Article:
Shahrukh maintains his connections to family in Afghanistan —  two grandmothers, a grandfather, aunts and uncles — using video chat, but he doesn’t feel the same loss as his parents, he said. 

“I have my family,” he said. “But for my mom, it’s hard.”

Shahrukh’s goal is to earn his pilot’s license in the next five years. He worries about paying for flight school, and is working hard in school in hopes of earning a scholarship. 

Asked if he was happy, he expressed ambivalence. The cultural differences seemed to weigh on him.

“I see very [big] differences, like, about respect,” he said. In Afghanistan, people “respect each other a lot,” Shahrukh said, but he felt Americans were quick to get angry and jump to conclusions.

Despite his misgivings, Shahrukh sees a bright future for himself and his family in the U.S. 

“I’m happy … because I’m here, because I can learn more stuff,” he said. “I can be a pilot here, because here, everything is possible.”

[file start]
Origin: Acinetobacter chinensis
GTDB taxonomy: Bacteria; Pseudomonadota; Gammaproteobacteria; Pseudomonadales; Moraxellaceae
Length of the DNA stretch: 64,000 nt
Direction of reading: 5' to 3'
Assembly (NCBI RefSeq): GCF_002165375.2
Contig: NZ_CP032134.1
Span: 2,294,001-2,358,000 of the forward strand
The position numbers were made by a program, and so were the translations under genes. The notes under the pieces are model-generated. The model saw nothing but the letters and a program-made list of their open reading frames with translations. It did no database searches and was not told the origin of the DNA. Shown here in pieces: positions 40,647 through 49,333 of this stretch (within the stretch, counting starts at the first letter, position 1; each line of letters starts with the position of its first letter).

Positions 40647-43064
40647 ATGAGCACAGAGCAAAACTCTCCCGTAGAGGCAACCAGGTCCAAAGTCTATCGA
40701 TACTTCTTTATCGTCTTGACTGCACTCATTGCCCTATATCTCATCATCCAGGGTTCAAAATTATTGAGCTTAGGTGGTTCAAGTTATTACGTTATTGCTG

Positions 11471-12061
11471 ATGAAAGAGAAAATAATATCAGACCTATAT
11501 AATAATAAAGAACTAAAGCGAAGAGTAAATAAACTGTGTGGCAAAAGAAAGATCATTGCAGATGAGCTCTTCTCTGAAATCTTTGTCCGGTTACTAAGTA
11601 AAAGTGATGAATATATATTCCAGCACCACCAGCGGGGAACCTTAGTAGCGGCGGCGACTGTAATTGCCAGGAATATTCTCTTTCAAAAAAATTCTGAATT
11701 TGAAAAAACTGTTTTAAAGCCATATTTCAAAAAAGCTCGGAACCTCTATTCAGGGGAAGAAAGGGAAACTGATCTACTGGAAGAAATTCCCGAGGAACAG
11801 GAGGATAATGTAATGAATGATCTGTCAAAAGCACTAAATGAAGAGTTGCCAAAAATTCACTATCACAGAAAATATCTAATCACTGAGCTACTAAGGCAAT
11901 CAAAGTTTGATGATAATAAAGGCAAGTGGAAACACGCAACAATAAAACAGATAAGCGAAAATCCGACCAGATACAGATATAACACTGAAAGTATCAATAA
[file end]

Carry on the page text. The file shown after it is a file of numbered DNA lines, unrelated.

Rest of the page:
Kristi Eaton is an Oklahoma-based freelance reporter, writer and communicator. Her work has appeared in The New York Times, The Associated Press, The Washington Post and elsewhere. Visit her website at or follow her on Instagram or Twitter @KristiEaton.

Melissa Lukenbaugh is an award-winning photographer and filmmaker who has covered conservation, homelessness, mental health, gender equity and the HIV and AIDS pandemic. Based out of Tulsa, Oklahoma, she is currently pursuing any and all work on rock, snow, sand, ice or bike. 


Correction: An earlier version of this story misspelled Forozaan Mohammadi’s name. This story as been updated with the correct spelling. 

Afghan teen leads family into new life in America | Youth Today